Equipment checklist

  • Use the correct dosage to the size of the heaviest animal, not the average

  • Match the applicator to the quantity of treatment required

  • Weigh and consider splitting mixed size batches to prevent underdosing

  • Check that the weigh-crate is accurate and clean underneath

  • Consider an upgrade to a digital weighing system

  • Check the correct treatment is being delivered even with selectable/dial a dose devices

  • Use a calibration tube, the neck of a 10ml syringe or a container with accurate calibration marks

  • Squirt three or four doses and check the level each time and look out for air bubbles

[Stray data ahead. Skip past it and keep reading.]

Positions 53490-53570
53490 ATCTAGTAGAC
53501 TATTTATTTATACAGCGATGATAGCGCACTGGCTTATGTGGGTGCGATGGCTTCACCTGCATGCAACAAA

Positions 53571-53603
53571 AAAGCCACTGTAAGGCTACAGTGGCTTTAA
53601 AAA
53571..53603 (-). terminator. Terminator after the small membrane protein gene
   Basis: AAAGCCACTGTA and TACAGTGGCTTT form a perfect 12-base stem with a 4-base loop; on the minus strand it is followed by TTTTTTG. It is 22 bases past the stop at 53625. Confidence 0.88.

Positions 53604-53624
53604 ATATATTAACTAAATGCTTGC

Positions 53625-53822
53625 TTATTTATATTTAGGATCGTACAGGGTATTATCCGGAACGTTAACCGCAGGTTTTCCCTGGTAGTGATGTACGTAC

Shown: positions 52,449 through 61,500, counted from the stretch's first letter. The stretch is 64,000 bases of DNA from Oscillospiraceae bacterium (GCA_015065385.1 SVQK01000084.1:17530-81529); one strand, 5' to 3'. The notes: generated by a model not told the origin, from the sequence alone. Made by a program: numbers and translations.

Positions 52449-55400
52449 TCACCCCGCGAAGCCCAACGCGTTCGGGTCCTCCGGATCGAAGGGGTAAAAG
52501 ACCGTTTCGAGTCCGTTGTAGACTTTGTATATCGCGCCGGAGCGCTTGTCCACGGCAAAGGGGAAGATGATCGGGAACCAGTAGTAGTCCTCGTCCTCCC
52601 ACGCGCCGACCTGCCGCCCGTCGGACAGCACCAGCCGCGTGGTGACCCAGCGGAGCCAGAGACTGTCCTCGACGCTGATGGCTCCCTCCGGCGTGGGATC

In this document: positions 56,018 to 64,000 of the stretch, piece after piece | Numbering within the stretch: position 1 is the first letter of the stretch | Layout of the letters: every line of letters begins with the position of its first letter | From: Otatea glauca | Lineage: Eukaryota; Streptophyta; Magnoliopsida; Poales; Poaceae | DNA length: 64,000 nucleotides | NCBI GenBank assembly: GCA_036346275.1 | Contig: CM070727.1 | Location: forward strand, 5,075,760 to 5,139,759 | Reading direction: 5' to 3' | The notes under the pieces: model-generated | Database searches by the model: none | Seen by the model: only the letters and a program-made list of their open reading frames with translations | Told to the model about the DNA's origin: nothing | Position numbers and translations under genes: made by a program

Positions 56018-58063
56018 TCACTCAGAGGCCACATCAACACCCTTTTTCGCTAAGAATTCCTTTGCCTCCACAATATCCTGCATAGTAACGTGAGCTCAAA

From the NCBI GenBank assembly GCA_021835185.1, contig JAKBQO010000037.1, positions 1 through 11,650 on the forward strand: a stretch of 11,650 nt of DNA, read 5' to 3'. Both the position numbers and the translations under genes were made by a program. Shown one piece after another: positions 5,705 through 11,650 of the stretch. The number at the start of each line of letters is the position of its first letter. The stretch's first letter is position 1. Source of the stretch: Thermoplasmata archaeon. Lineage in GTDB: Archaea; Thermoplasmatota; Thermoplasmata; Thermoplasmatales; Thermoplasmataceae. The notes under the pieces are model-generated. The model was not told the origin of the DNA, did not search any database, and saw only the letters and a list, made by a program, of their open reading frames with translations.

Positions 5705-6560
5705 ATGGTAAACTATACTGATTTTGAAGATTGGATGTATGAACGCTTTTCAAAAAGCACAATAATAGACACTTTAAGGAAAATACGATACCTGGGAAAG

• Place a gloved finger over the nozzle squeeze to ensure internals are not leaking product back inside the pack

  • Resistance to product draw up, dried residual product and worn springs or washers all affect accuracy

  • Fit springs at both tube ends avoiding kinks that restrict flow and draw air

  • Ensure a clean and free barrel movement, re-lubricate with vegetable (NOT mineral) oil on the plunger O-ring or replace the applicator


Animal Health Delivery Systems from Simcro and NJ Phillips for pour-on, oral or injectable applications provide upmost accuracy and efficacy. Livestock Performance solutions from Tru-Test include EID Stick and Panel Readers allowing treatment date to easily be recorded. Weigh scale indicators and Load bars make weighing quick easy and accurate. Livestock Identification Systems include EID tagging solutions including Z for cattle or sheep, TagFaster, and Rubba for treatment record keeping compliance and good management purposes.


Available from your local UK stockist.